“We continue to advocate for source reduction as a key to success,” he says. “Making less stuff, consuming less, and asking producers of consumer goods and packaging to design [products] to last and prioritize reuse and recycling remain important tenets to our success in diverting from landfills.”

Another priority in the company’s quest to make recycling more viable is helping residents cut down on contamination at the curb. Sangiacomo says the company’s drivers are key in helping spread the message on what should go in the waste cart and what can be diverted.

“Our drivers are our principal connection with our customers,” he says. “They’re the most visible representatives of Recology, picking up recyclables, compostables and garbage every single day. They talk to customers and develop relationships, supporting our efforts to become an integrated part of the community.”

The company also deploys its Waste Zero teams to provide education and outreach services to the public. Currently, 60 Recology employees serve on these teams, which visit schools, community organizations, restaurants, hotels and businesses to help set up and properly manage recycling and composting programs. Sangiacomo says these teams tailor programs to meet the specific needs of the customer at no additional cost.

Complicating the company’s efforts to reduce contamination is the growing reliance on composting in the areas the company operates.

Recology built the first large-scale compost facility in California in 1996. In 2002, the company launched a three-cart collection system in San Francisco and asked residents and businesses to separate recyclables, organics and residuals. In 2004, the city enacted a mandatory recycling ordinance, and on the coattails of this ordinance’s success, San Francisco passed a mandatory composting ordinance in 2009.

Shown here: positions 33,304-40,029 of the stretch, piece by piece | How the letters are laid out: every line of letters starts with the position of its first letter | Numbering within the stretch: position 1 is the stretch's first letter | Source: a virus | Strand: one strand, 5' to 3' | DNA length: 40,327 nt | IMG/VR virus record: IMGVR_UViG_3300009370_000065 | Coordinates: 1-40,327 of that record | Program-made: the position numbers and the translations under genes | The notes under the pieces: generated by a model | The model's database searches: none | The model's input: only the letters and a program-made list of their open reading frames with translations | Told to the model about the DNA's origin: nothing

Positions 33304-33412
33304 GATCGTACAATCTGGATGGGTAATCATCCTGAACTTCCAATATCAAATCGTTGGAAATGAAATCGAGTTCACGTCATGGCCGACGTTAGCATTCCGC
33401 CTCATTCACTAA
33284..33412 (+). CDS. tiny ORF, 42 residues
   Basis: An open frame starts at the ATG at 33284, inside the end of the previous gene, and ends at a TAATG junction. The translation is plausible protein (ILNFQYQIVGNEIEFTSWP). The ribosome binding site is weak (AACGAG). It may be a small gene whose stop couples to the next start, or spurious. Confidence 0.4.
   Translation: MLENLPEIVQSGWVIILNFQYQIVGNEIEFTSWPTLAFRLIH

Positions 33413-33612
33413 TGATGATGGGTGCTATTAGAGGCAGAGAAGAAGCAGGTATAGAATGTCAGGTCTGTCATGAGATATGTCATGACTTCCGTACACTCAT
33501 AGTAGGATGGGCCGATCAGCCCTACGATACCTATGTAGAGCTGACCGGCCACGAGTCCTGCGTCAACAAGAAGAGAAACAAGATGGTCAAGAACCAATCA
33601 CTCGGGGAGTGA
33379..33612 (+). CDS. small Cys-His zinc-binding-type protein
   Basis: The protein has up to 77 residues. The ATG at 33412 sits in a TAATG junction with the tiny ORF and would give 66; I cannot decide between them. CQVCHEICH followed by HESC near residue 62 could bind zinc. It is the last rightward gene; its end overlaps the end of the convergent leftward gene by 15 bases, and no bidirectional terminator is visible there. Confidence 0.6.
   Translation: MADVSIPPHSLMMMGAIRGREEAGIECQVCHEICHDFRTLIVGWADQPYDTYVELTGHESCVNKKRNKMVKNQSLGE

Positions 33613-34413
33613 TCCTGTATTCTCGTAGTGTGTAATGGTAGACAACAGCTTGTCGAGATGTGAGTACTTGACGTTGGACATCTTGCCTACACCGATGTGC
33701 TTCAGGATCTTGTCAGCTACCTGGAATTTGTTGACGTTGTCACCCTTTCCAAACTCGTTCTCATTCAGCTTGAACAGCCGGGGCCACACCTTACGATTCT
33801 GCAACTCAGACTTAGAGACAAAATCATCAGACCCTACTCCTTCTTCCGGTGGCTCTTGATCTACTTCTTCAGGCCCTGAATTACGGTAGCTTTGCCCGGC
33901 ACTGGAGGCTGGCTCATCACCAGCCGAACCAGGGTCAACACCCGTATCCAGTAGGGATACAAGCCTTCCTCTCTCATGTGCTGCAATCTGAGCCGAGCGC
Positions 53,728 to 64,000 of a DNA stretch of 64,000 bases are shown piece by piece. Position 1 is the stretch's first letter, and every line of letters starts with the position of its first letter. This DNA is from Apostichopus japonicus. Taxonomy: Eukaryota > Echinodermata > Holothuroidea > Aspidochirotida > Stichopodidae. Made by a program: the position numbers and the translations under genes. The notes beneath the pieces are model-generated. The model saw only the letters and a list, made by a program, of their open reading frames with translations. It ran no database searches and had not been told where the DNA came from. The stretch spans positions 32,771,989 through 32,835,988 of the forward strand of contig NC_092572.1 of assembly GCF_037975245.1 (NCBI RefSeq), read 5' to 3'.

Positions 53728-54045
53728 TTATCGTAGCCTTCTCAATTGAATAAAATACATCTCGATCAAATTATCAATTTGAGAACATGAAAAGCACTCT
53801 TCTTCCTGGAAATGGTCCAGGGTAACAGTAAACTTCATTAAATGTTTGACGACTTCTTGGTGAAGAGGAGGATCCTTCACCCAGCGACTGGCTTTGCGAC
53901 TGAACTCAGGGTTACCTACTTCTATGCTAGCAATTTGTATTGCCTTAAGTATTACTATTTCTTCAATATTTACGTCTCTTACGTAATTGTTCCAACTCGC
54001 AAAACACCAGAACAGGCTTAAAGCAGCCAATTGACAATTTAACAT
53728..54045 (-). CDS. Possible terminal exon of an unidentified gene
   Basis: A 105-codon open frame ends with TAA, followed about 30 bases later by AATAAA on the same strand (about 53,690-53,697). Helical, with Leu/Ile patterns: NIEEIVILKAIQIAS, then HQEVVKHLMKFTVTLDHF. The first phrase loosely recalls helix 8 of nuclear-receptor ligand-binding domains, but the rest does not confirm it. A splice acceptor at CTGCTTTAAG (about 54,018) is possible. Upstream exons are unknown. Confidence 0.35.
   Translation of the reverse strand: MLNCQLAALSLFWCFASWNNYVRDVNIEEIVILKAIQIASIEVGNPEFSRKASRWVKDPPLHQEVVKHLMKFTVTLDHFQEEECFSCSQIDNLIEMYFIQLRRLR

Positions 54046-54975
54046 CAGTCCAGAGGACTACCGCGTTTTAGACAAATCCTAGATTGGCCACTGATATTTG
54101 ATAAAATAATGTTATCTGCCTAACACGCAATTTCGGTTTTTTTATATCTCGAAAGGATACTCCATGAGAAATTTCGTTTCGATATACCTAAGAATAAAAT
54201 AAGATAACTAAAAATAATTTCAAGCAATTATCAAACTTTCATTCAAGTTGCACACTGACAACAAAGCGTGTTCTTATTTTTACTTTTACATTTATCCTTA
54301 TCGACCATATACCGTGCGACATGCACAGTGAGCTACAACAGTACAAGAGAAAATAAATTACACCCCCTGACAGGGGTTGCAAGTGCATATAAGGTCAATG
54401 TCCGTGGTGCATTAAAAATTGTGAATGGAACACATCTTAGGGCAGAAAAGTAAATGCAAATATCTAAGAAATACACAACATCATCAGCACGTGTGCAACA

To help meet the increased processing demands for the organics the company collects, Recology owns and operates five compost facilities in California and three in Oregon. After the company collects waste at the curb, food and yard waste materials are generally transferred to one of these facilities and turned into nutrient-rich compost that is sold to landscapers, farmers, vintners and community gardens.

According to Sangiacomo, being able to process organics has yielded substantial benefits to the community.

“Our organic waste programs are recognized as trendsetting throughout the industry. … Organics collection and processing represents a huge opportunity to keep valuable resources out of the landfill and reduce methane produced by the decomposition of organic matter,” he says. “Composting this organic material helps replace diminishing topsoil and return nutrients to the soil to produce healthy plants. Composting provides one of the largest opportunities to recycle material and support closed loop ecosystems.”

Making the investment

Regardless of the level of community education the company undertakes, Recology remains the last line of defense in combating contamination and increasing the purity of its recycling operations.

Recycle Central at Pier 96 is the 200,000-square-foot sorting facility that serves as the workhorse of the company’s San Francisco’s recycling program. Over the past four years, the company has invested more than $20 million at the facility installing state-of-the-art recycling equipment to help improve its operations. The new machines have wider conveyor belts, run at higher speeds and help keep material like single-use plastic out of finished bales of mixed paper.

In September 2019, Recology installed four Max-AI AQC robots from Bulk Handling Systems at the facility. The robots are tasked with recovering plastic that would otherwise be lost as residue and helping ensure the company is outputting high-quality bales of finished plastics. The robots also work to improve quality control for PET bottles, recover natural and color HDPE that may have been missed by existing optical sorters, and remove black plastics that optical sorters have trouble identifying.